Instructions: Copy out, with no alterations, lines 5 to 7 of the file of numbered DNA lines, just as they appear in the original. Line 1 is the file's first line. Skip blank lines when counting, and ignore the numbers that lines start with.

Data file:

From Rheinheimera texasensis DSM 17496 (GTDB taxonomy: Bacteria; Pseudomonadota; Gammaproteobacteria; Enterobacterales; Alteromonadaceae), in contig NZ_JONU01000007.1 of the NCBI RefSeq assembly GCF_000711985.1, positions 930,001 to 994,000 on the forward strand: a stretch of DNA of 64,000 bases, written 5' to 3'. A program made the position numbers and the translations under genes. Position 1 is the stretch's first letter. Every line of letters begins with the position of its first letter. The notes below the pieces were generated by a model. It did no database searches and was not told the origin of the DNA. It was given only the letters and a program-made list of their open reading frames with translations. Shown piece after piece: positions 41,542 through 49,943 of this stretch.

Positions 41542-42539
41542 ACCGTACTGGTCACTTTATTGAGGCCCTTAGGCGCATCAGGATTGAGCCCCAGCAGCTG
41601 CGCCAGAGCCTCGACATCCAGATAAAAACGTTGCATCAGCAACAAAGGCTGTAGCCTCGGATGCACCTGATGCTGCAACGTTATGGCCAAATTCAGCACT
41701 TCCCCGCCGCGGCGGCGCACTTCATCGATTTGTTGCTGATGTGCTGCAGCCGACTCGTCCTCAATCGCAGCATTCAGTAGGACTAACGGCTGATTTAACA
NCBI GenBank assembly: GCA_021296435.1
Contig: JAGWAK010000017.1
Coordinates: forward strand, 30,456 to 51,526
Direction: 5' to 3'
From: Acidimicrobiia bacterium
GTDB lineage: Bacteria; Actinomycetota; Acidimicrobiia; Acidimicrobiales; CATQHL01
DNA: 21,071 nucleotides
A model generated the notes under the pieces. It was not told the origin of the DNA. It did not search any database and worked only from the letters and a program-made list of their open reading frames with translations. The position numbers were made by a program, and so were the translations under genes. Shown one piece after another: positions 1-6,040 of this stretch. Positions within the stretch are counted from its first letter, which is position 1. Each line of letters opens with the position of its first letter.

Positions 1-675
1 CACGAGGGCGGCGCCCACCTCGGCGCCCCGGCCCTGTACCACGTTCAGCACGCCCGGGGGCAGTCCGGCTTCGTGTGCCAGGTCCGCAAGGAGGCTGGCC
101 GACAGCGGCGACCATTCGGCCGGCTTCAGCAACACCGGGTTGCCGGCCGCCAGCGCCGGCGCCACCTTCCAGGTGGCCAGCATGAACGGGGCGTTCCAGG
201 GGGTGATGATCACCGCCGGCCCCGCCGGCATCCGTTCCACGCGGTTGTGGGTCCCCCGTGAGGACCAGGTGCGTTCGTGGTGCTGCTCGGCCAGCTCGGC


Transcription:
41701 TCCCCGCCGCGGCGGCGCACTTCATCGATTTGTTGCTGATGTGCTGCAGCCGACTCGTCCTCAATCGCAGCATTCAGTAGGACTAACGGCTGATTTAACA
NCBI GenBank assembly: GCA_021296435.1
Contig: JAGWAK010000017.1